You Have to Love the Process
What is that special something that “winning” entrepreneurs possess?
The standard answer seems to be part luck, part guts, part brains and part the people they surround themselves with. Or, in mbaspeak…”right time. Right place. Right product.”
Lately, I’ve come to realize that the recipe is far different, seemingly simple, but, extremely difficult to execute.
I’ve been fortunate enough to spend my career working for and with entrepreneurs. Some who “get it done” and some who don’t.
The ones who do follow a pattern. A recipe that allows them to orchestrate success in the same way as a conductor does a symphony. They love the process and engage as it unfolds.
So, rather than a formula it’s a series of steps, notes on a page that blend together.
The winning entrepreneur:
(1) Checks their ego at the door
(2) Doesn’t become emotionally attached to their original idea to the extent that it outweighs sound business judgment
(3) Seeks out and listens to opinions from experts and their target market
(4) Engages in intellectual debate when challenged
(5) ACTS quickly when a suggested change of course makes sense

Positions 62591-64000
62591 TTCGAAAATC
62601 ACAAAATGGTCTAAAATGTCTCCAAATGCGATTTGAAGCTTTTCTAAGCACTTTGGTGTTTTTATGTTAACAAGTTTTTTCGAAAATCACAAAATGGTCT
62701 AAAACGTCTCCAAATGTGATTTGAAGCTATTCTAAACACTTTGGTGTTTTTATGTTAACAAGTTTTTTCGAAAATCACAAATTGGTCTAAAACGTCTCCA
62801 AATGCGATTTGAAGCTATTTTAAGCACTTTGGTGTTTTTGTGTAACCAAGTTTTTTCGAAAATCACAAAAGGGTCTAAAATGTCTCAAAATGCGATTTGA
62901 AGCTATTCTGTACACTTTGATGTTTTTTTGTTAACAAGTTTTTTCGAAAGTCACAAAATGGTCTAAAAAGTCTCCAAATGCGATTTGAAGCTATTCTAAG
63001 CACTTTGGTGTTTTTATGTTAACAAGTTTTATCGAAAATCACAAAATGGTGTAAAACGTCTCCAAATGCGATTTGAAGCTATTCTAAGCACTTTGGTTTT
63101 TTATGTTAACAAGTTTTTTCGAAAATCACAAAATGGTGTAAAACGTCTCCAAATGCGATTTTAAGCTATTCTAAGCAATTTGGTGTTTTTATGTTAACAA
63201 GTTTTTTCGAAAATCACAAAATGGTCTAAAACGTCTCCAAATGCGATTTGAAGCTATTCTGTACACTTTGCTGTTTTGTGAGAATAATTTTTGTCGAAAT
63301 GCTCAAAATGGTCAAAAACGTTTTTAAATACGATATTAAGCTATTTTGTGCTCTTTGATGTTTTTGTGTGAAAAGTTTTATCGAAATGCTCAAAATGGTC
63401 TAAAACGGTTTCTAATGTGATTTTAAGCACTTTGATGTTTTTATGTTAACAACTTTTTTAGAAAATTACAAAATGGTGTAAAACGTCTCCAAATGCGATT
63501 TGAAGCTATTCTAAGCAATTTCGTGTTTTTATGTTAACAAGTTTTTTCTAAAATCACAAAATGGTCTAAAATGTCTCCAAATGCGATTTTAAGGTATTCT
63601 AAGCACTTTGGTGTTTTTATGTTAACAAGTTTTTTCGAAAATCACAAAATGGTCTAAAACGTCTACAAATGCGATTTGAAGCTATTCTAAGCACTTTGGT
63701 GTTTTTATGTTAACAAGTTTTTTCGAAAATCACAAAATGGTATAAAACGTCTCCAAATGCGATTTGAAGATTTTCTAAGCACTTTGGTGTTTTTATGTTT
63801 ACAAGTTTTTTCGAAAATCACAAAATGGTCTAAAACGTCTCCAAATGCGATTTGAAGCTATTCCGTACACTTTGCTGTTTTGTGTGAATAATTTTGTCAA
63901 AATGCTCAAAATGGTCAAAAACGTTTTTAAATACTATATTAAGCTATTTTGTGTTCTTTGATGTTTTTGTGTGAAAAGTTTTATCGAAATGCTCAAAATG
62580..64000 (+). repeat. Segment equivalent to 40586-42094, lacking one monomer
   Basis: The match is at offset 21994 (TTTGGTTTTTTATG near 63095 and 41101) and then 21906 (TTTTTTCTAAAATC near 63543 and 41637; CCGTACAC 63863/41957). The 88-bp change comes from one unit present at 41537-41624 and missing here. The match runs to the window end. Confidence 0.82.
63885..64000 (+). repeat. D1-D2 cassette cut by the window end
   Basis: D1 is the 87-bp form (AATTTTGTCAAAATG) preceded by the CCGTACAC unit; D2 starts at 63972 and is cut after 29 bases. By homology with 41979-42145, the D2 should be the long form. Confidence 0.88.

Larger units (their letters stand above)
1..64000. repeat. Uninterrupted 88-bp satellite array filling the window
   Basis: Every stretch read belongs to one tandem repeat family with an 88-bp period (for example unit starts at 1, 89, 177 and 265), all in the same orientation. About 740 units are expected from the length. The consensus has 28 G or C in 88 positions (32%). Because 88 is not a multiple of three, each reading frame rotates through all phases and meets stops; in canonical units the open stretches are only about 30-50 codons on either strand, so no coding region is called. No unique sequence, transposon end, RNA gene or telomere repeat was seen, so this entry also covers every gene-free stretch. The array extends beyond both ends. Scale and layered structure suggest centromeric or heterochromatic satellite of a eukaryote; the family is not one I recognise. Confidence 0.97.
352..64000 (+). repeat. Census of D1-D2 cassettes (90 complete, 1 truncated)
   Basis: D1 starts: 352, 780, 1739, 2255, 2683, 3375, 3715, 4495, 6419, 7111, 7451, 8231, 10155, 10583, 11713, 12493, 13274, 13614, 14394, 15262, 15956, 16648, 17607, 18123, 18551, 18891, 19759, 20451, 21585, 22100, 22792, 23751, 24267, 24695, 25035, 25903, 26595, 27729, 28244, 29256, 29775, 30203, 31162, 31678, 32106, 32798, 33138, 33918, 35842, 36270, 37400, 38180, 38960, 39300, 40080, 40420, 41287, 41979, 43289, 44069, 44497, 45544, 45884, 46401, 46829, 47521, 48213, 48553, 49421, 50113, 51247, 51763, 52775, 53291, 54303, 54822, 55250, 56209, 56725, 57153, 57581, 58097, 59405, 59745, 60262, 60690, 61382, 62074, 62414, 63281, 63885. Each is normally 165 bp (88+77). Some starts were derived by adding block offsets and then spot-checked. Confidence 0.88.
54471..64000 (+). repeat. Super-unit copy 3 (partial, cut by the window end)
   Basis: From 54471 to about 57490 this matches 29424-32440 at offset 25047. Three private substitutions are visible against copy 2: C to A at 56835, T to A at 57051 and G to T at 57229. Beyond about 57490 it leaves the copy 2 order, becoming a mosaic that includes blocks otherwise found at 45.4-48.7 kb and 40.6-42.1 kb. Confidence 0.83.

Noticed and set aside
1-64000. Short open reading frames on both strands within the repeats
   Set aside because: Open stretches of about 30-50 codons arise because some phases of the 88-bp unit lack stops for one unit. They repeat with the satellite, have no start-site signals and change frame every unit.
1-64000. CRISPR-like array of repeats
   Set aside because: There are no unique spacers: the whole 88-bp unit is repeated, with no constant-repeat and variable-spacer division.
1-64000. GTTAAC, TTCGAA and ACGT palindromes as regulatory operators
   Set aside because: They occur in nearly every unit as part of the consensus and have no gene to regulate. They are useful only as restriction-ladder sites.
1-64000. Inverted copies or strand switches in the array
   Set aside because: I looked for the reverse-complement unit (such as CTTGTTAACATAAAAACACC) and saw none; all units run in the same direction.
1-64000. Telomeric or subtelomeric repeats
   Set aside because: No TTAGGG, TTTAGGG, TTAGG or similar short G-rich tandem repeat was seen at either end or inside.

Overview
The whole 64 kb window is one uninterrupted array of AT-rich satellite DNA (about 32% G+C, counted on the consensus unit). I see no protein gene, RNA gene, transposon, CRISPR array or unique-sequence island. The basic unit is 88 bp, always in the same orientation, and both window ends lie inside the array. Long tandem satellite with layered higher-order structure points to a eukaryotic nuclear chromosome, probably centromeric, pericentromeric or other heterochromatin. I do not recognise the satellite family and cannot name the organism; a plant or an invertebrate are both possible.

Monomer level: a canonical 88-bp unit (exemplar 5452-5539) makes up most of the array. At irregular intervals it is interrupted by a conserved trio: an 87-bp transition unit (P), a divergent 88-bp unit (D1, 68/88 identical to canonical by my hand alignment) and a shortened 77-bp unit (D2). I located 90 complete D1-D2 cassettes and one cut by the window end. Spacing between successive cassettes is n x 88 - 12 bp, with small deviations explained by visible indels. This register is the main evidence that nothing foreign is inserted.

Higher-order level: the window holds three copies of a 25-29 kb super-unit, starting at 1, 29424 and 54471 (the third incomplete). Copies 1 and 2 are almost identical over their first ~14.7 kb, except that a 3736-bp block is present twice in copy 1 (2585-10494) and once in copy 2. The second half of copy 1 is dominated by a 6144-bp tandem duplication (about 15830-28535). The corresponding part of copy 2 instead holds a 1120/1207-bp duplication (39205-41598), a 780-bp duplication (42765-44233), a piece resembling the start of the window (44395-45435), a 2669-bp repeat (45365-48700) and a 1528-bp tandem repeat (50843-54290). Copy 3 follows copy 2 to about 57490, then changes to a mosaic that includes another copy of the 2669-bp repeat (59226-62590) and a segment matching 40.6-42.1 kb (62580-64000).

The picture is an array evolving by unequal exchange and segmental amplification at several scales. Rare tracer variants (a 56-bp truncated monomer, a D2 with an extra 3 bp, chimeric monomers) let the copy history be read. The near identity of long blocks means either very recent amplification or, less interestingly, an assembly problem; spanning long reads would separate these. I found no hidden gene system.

And, most importantly
(6) Embraces the process
Sounds simple. But, it’s not. By nature, serial entrepreneurs are egoists. They not only love their ideas, but many are in love with themselves and therefore emotionally tie themselves to their creations. Whether it be a product, a website, or a commercial, to WIN – the entrepreneur must actively engage and WANT others to better what they’ve done. Many CEOs engage in steps 3 and 4, but have never mastered 1 and 2 and therefore cannot execute on step 5. They know it all; the project is their “baby”. Who could create something better?
I’ve lived a real life example with a winning CEO. My CEO at Education Connection had been massively successful. He had started and sold several businesses – for millions of dollars. He was known in the for profit online education space as well as internet marketing industries as “the golden boy” or the “man with the midas touch”. He was incapable of creating something that was not a success. Having the opportunity to work for him and now having worked for several other CEOs, the difference is clear; he loves the process. He had said to me hundreds of times while building our business, “enjoy the journey – be present – don’t always rush to the end goal” and only now – a couple years later – do I understand what that means and why it led to his success. It’s the process outlined above.